Manuel & Bertha Mendiola v. Shapiro & Schwartz, L.L.P., Substitute Trustee for Citibank

Filing 5

ORDER GRANTING 3 Motion to Dismiss Signed by Judge Xavier Rodriguez. (mgr)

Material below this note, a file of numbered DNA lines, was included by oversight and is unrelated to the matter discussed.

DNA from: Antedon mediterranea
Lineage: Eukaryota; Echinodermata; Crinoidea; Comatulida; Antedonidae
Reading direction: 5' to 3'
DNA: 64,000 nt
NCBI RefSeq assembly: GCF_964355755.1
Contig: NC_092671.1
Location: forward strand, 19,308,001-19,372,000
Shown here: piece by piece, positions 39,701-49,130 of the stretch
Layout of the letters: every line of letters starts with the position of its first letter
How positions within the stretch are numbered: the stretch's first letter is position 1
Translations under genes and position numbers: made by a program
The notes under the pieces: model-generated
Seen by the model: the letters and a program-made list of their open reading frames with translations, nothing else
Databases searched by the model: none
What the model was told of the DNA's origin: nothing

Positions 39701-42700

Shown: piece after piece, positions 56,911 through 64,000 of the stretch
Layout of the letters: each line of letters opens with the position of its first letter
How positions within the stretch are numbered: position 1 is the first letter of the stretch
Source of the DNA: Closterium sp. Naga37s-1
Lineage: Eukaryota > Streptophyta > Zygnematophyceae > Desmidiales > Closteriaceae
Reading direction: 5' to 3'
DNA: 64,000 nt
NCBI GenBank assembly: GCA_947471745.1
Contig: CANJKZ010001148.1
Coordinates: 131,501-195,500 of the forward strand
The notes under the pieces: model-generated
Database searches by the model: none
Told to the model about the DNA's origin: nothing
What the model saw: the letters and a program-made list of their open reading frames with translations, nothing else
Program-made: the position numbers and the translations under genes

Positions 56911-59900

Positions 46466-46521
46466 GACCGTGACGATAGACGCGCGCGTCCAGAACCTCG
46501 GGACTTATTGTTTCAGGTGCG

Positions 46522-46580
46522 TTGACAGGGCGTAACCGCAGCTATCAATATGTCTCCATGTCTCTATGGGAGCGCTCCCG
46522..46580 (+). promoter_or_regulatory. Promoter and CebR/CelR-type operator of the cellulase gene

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UNITED STATES DISTRICT COURT WESTERN DISTRICT OF TEXAS SAN ANTONIO DIVISION MANUEL MENDIOLA & BERTHA MENDIOLA, Plaintiffs, v. SHAPIRO & SCHWARTZ, L.L.P. SUBSTITUTE TRUSTEE FOR CITIBANK AKA CITIMORTGAGE INC. & CITIMORTGAGE, INC., Defendants. § § § § § § § § § § § § § § Civil Action No. SA-17-CV-1252-XR ORDER On this date, the Court considered its jurisdiction over this removed case and Defendant CitiMortgage, Inc. (“CMI”)’s Motion to Dismiss (Docket no. 3). After careful consideration, the Court finds that Defendant Shapiro & Schwartz, L.L.P. (“Shapiro”) is improperly joined. The Court further GRANTS CMI’s Motion to Dismiss. BACKGROUND Plaintiffs filed their Application of TRO, Temporary and Permanent Injunction in the 438th Judicial District Court of Bexar County, Texas on December 4, 2017. Docket no. 1-2. Plaintiffs filed their application to stop a foreclosure sale of the property located at 3130 Shane Road, San Antonio, Texas 78223. Id. Defendant CitiMortgage, Inc. (“CMI”) removed this action on the basis of diversity jurisdiction on December 12, 2017. Docket no. 1. The notice of removal states that Plaintiffs are citizens of Texas and that CMI is a New York corporation with its principal place of business 1 located in Missouri. Id. at 2. Plaintiffs name CMI as holder of a mortgage note for the property and allege that there are “impediments to the foreclosure sale and the accounting relating to the amounts owed or reinstatement amounts.” Docket no. 1-2 at 3. Plaintiffs argue these impediments “can be those which would or should prevent foreclosure of the home.” Id. Plaintiffs allege that they are in the process of a modification of the note and a foreclosure would be a breach of contract, and that they will be immediately and irreparably harmed as a result of the foreclosure sale. Id. CMI argues that Plaintiffs fail to state a plausible claim against Shapiro “because attorneys are generally immune from liability arising out of their representation of a client.” Docket no. 1 at 3. CMI argues that Plaintiffs plead no facts that suggest Shapiro was doing anything other than following the instructions of its client. Id. at 4. CMI argues that Shapiro is not a real party-in-interest and its citizenship does not destroy diversity jurisdiction because Plaintiffs have failed to allege facts showing a reasonable basis to recover against Shapiro. Defendants argue that Shapiro has been improperly joined and should be dismissed from the case. To give Plaintiffs the opportunity to respond to CMI’s arguments on improper joinder, on January 23, 2018, the Court ordered Plaintiffs to show cause by February 6, 2018, as to why Shapiro should not be dismissed as improperly joined. Docket no. 4. Plaintiffs failed to respond. On December 19, 2017, CMI filed its motion to dismiss seeking a judgment on the pleadings under Rule 12(c) of the Federal Rules of Civil Procedure. Plaintiffs did not respond to CMI’s motion. 2 ANALYSIS I. Improper Joinder For diversity jurisdiction to be proper, the “court must be certain that all plaintiffs have a different citizenship from all defendants.” Getty Oil Corp., a Div. of Texaco, Inc. v. Insur. Co. of N.A., 841 F.2d 1254, 1258 (5th Cir. 1988). The removing party bears the burden of showing that federal jurisdiction exists and that removal was proper. De Aguilar v. Boeing Co., 47 F.3d 1404, 1408 (5th Cir. 1995). A removing party can establish federal jurisdiction based on 28 U.S.C. § 1332 by demonstrating that a non-diverse defendant has been “improperly joined.” Smallwood v. Illinois Cent. R. Co., 385 F.3d 568, 573 (5th Cir. 2004). To establish improper joinder, a removing party must show an “inability of the plaintiff to establish a cause of action against the non-diverse party in state court.” Id. (quoting Travis v. Irby, 326 F.3d 644, 646–47 (5th Cir. 2003). A plaintiff cannot establish a cause of action against a defendant if there is “no reasonable basis for the district court to predict that the plaintiff might be able to recover against” the defendant. Smallwood, 385 F.3d at 573. In determining whether joinder was proper, the focus is on the joinder, not on the merits of the case. Smallwood, 385 F.3d at 573. The Fifth Circuit requires that courts use a Rule 12(b)(6)-type analysis when determining whether a plaintiff may reasonably recover. Int’l Energy, 818 F.3d at 202; see Smallwood, 385 F.3d at 573 (“If a plaintiff can survive a Rule 12(b)(6) challenge, there is no improper joinder.”). Further, the court must resolve “all . . . factual allegations,” “all contested issues of substantive fact,” and “all ambiguities in the controlling state law” in the plaintiff’s favor. Guillory v. PPG Indus., Inc., 434 F.3d 303, 308 (5th Cir. 2005) (quoting B., Inc. v. Miller Brewing Co., 663 F.2d 545, 549 (5th Cir. 1981)) (internal quotation marks omitted). In other words, “any doubt about the propriety of removal 3 must be resolved in favor of remand.” Gasch v. Hartford Acc. & Indem. Co., 491 F.3d 278, 281– 82 (5th Cir. 2007). Applying these principles, the question for the court becomes whether there is “arguably a reasonable basis for predicting that the state law might impose liability on the facts involved.” Miller, 663 F.2d at 550. A plaintiff may not prevail against an argument of improper joinder “by the mere hypothetical possibility” that an action could exist against a defendant. Griggs v. State Farm Lloyds, 181 F.3d 694, 701 (5th Cir. 1999). “[W]hether the plaintiff has stated a valid state law cause of action depends upon and is tied to the factual fit between the plaintiff[’s] allegations and the pleaded theory of recovery.” Id. Plaintiffs identify Shapiro as the substitute trustee for CMI. But Plaintiffs fail to state any actual claim against Shapiro, and instead, allege that any impediments to a foreclosure sale result from the actions of CMI or CMI’s agents, servants, employees or authorized representatives. Attorneys are generally immune from liability arising out of the representation of a client, but in some instances a claim may exist against an attorney who, for example, knowingly commits a “fraudulent act outside the scope of his legal representation of the client.” Alpert v. Crain, Caton & James, P.C., 178 S.W.3d 398, 406 (Tex. App.—Houston [1st Dist.] 2005, pet. denied). Here, however, Plaintiffs only identify Shapiro as a co-Defendant and fail to state any actual claim against it. CMI has met its burden to show that there is no reasonable basis to predict that Plaintiffs might be able to recover against Shapiro. Accordingly, the Court finds that Shapiro is improperly joined, and this Court lacks subject-matter jurisdiction over the claims against it. Eliminating Shapiro from the suit creates diversity of citizenship between Plaintiffs and Defendant CMI. Taken together with the fact that the amount in controversy exceeds $75,000, the Court finds that the requirements of diversity jurisdiction are satisfied. 4 II. Motion to Dismiss “The standard for dismissal under Rule 12(c) is the same as that for dismissal for failure to state a claim under Rule 12(b)(6).” Chauvin v. State Farm Fire & Cas. Co., 495 F.3d 232, 237 (5th Cir. 2007) (citing Johnson v. Johnson, 385 F.3d 503, 529 (5th Cir. 2004)); Guidry v. Am. Pub. Life Ins. Co., 512 F.3d 177, 180 (5th Cir. 2007) (adopting the same standard after Bell Atl. Corp. v. Twombly, 550 U.S. 544, 570 (2007)). “To survive a [Rule 12(b)(6)] motion to dismiss, a complaint must contain sufficient factual matter, accepted as true, to ‘state a claim to relief that is plausible on its face.’” Ashcroft v. Iqbal, 556 U.S. 662, 678 (2009) (quoting Twombly, 550 U.S. at 570). A claim for relief must contain (1) “a short and plain statement of the grounds for the court's jurisdiction”; (2) “a short and plain statement of the claim showing that the pleader is entitled to the relief”; and (3) “a demand for the relief sought.” FED. R. CIV. P. 8(a). In considering a motion to dismiss under Rule 12(b)(6), all factual allegations from the complaint should be taken as true, and the facts are to be construed favorably to the plaintiff. FernandezMontez v. Allied Pilots Assoc., 987 F.2d 278, 284 (5th Cir. 1993). To survive a 12(b)(6) motion, a complaint must contain “more than labels and conclusions, and a formulaic recitation of the elements of a cause of action will not do.” Twombly, 550 U.S. at 555 (2007). “Factual allegations must be enough to raise a right to relief above the speculative level.” Id. A court may consider documents incorporated into the complaint by reference when considering a motion to dismiss. Tellabs, Inc. v. Makor Issues & Rights, Ltd., 551 U.S. 308, 322 (2007). The court may also consider any documents attached to the complaint and any documents attached to the motion to dismiss that are central to the claim and referenced by the complaint. Lone Star Fund V (U.S.), L.P. v. Barclays Bank PLC, 594 F.3d 383, 387 (5th Cir. 2010); see also Sullivan v. Leor Energy, LLC, 600 F.3d 542, 546 (5th Cir. 2010) (quoting 5 Scanlan v. Tex. A & M Univ., 343 F.3d 533, 536 (5th Cir. 2003) (holding that while the court generally must not go outside the pleadings, “the court may consider documents attached to a motion to dismiss that ‘are referred to in the plaintiff’s complaint and are central to the plaintiff’s claim.’”)). The district court may also take judicial notice of matters of public record. Funk v. Stryker Corp., 631 F.3d 777, 783 (5th Cir. 2011); see also Norris v. Hearst Trust, 500 F.3d 454, 461 n. 9 (5th Cir. 2007) (“[I]t is clearly proper in deciding a 12(b)(6) motion to take judicial notice of matters of public record.”). Plaintiffs previously obtained a TRO in state court. CMI now argues that Plaintiffs’ petition contains “no allegations of fact from which they could plausibly recover damages or other relief from CMI.” Docket no. 3 at 1. In their Application of TRO, Temporary and Permanent Injunction filed in state court, Plaintiffs state that there are “impediments to the sale and accounting relating to the amounts owed or reinstatement amounts” that should prevent foreclosure of the property. Docket no. 1-2 at 3. Plaintiffs argue that they are currently in the process of modification with Defendants such that foreclosure will be a breach of contract. To state a claim for breach of contract, a plaintiff must allege (1) the existence of a valid contract; (2) performance or tendered performance by the plaintiff; (3) breach of the contract by the defendant; and (4) damages sustained by the plaintiff as a result of the breach. Smith Int’l, Inc. v. Egle Group, LLC, 490 F.3d 380, 387 (5th Cir. 2007) (quoting Valero Mktg. & Supply Co. v. Kalama Int’l, LLC, 51 S.W.3d 345, 351 (Tex. App.—Houston [1st Dist.] 2001, no pet.)). In their petition, Plaintiffs do not clearly identify the specific contract that they allege was breached. But even if the Court assumes that Plaintiffs allege that the deed of trust for the property is the contract at issue, Plaintiffs fail to state that they complied with their obligations under the contract and do not sufficiently allege a breach by Defendants. Although Plaintiffs 6 state they are “in the process of a modification,” this general, unspecific statement does not show that Plaintiffs have met their obligations under the contract. Further, although Plaintiffs allege that there are impediments with respect to the sale that result from Defendants’ actions, Plaintiffs fail to allege anything beyond that general, speculative level. At most, Plaintiffs only recite the elements of a breach of contract action, which is insufficient to survive a motion to dismiss. Plaintiffs fail to state a valid claim for breach of contract. Finally, to the extent that Plaintiffs seek additional injunctive relief beyond the previously-granted TRO, Plaintiffs are not entitled to such relief. Under Texas law, a request for injunctive relief is not itself a cause of action and requires a plaintiff to first plead a viable underlying cause of action. Cook v. Wells Fargo Bank, N.A., No. 3:10-CV-0592-D, 2010 WL 2772445, at *4 (N.D. Tex. July 12, 2010) (citing Butnaru v. Ford Motor Co., 84 S.W.3d 198, 204 (Tex. 2002)). Because the Court finds that Plaintiffs fail to state a valid claim for breach of contract, they are not entitled to the requested injunctive relief. CONCLUSION The Court finds that Defendant Shapiro was improperly joined. Accordingly, Defendant Shapiro is DISMISSED WITHOUT PREJUDICE. Further, Defendant CMI’s Motion to Dismiss (Docket no. 3) is hereby GRANTED, and Plaintiffs’ claims are DISMISSED WITH PREJUDICE. The Clerk is directed to issue a Judgment in favor of Defendant CMI, and that Plaintiffs take nothing on their claims. Defendant CMI may submit its Bill of Costs within 14 days in the form directed by the Clerk should it desire to pursue these costs. 7 It is so ORDERED. SIGNED this 12th day of February, 2018. XAVIER RODRIGUEZ UNITED STATES DISTRICT JUDGE 8